“Endure hardship as discipline. ... No discipline seems pleasant at the time, but painful. Later on, however, it produces a harvest of righteousness and peace for those who have been trained by it’ (Hebrews 12:7),(Hebrews 12:11).”[1]
Challenges make us stronger, but that’s not all. If we allow them to, they can help us focus on what’s really important. Many of us know that Beethoven, the great composer was deaf for a large part of his adult life. He was, in fact, completely deaf by the time he turned 47. The process of going deaf had taken 16 years. Can you imagine being aware that the sense most needed for your chosen occupation was leaving you and you couldn’t do anything to stop it?

Beethoven was severely depressed and actually admitted to thinking of suicide. But he never quit composing music that he could only hear in his imagination.

The best know piece that Beethoven wrote during the time he was completely deaf, is his Ninth Symphony. It’s one of my all-time favorites. Anyway, several years ago, my sons and I had an opportunity to hear the whole symphony performed in person. It was spectacular. As we discussed it on the way home, my oldest son made an observation that has changed my way of thinking about limitations.

I made some comment like, “Imagine if Beethoven could do that when he was deaf, what he could have done if he could still hear.” My son, a senior in high school at the time, and a musician, quickly disagreed with me. He pointed out his belief that Beethoven’s deafness had focused him more completely – so much so that my son felt that the Ninth Symphony was based on the one thing Beethoven could still “hear” – his heartbeat. See if you can’t hear it the next time you’re listening to the Ninth Symphony.

Why did God introduce struggles and challenges after the Fall? Well, for one thing, have you ever met a child who has no limits? Challenges teach us discipline. Like for Beethoven, they can help us block out the trivia and noise around us and help us focus on what’s important.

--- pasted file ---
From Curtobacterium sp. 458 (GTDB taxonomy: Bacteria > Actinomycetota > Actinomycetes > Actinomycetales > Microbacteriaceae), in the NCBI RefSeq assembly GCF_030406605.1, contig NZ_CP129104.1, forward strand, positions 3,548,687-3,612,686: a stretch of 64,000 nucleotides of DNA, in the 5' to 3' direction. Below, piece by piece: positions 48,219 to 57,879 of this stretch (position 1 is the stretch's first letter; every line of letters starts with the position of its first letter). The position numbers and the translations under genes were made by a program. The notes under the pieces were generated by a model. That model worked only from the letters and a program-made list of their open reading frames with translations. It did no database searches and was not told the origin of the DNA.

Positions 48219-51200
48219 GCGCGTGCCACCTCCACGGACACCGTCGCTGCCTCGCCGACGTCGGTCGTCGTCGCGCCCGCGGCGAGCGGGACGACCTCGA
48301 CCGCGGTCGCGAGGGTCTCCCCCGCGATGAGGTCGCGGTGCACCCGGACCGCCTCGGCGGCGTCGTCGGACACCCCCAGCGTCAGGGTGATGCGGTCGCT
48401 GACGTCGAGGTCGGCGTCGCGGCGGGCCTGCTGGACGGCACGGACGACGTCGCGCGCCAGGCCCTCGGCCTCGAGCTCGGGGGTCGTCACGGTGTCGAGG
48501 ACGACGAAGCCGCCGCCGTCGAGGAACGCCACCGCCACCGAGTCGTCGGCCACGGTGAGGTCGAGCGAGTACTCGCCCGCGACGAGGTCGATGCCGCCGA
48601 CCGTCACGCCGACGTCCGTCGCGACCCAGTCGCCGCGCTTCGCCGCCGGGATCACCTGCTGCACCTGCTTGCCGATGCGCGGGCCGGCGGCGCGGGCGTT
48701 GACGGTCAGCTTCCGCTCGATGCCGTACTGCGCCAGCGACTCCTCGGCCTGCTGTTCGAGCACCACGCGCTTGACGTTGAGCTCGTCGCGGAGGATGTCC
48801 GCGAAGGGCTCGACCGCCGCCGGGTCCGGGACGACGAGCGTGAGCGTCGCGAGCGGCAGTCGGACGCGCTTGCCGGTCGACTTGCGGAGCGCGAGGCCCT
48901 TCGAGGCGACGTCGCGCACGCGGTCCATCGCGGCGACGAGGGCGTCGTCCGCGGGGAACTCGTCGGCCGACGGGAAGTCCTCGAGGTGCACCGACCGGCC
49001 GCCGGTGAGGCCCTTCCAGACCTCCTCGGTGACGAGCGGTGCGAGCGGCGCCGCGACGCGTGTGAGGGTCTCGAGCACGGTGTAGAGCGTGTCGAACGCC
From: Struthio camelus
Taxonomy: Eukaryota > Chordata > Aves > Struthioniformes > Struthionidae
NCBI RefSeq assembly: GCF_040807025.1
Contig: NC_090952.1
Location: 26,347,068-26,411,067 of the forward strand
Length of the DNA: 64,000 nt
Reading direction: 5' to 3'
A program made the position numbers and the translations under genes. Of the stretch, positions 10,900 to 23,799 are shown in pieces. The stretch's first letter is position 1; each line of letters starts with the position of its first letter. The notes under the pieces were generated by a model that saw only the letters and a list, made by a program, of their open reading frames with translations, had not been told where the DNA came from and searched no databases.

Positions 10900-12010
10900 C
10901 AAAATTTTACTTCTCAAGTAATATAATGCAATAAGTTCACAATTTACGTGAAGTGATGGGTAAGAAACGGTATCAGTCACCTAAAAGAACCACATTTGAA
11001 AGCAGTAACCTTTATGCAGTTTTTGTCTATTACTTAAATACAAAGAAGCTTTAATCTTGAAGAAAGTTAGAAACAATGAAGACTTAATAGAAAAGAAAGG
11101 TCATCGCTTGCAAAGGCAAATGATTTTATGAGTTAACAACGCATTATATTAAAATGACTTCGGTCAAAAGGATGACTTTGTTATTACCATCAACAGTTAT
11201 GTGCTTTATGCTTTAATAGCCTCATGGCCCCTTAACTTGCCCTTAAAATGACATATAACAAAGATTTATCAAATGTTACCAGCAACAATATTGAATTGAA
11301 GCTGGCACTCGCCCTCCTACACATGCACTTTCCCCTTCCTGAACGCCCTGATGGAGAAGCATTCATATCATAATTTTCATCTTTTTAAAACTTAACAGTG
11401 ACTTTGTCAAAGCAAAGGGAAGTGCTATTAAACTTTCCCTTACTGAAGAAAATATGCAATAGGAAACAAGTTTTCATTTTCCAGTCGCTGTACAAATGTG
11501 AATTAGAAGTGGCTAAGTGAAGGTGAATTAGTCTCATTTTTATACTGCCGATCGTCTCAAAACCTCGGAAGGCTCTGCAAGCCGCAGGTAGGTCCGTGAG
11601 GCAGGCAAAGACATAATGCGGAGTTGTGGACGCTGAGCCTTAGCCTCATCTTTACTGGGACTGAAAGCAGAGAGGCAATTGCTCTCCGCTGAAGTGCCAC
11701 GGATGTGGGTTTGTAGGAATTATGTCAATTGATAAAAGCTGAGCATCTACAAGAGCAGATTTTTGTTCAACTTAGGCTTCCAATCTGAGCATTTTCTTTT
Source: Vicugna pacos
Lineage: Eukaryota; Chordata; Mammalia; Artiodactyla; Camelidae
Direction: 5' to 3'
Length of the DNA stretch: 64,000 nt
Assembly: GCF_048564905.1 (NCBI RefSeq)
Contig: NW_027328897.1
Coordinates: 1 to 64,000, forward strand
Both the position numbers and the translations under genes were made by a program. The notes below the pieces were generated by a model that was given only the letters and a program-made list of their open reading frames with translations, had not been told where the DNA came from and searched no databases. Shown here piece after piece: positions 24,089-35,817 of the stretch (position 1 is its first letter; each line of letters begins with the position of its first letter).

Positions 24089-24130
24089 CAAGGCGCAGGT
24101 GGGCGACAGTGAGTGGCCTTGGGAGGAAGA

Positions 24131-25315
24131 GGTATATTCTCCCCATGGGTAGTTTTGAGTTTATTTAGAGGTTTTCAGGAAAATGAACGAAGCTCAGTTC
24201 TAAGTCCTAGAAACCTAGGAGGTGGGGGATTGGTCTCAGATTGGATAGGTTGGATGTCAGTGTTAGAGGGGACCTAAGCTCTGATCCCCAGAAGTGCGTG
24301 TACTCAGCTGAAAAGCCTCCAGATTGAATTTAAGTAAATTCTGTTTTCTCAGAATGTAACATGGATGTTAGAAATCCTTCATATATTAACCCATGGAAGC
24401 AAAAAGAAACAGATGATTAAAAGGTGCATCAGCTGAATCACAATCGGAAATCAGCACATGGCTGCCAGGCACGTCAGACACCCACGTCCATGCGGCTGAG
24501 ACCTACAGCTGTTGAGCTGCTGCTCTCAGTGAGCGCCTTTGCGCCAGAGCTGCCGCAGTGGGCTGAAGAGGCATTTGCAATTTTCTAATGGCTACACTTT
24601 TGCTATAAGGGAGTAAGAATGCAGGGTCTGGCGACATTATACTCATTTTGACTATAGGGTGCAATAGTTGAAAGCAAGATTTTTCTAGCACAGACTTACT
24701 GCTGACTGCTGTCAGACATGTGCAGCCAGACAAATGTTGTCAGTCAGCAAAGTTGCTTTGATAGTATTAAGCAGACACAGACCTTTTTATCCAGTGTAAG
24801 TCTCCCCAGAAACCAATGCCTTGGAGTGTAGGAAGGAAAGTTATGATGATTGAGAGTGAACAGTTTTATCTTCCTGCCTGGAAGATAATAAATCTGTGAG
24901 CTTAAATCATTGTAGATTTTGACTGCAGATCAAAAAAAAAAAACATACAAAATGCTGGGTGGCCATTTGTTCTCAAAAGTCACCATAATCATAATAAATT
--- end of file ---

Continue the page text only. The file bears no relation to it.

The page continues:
And, as Paul reminds us, learning to live within our limitations teaches us humility and our need for a Savior.
“And lest I should be exalted above measure by the abundance of the revelations, a thorn in the flesh was given to me, a messenger of Satan to buffet me, lest I be exalted above measure. Concerning this thing I pleaded with the Lord three times that it might depart from me. And He said to me, ‘My grace is sufficient for you, for My strength is made perfect in weakness.’ Therefore most gladly I will rather boast in my infirmities, that the power of Christ may rest upon me. Therefore I take pleasure in infirmities, in reproaches, in needs, in persecutions, in distresses, for Christ’s sake. For when I am weak, then I am strong.” 2 Corinthians 12:7-10
And finally, there’s this:
“My brethren, count it all joy when you fall into various trials, knowing that the testing of your faith produces patience. But let patience have its perfect work, that you may be perfect and complete, lacking nothing.” James 1:2-4
Why do I have sticker burs in my carpet? Probably because I need to vacuum more. But God gave us thorns  for our sakes, because He wants us to stay close to Him

[1] Greg Asimakoupoulos, Leadership, Vol. 17, no. 3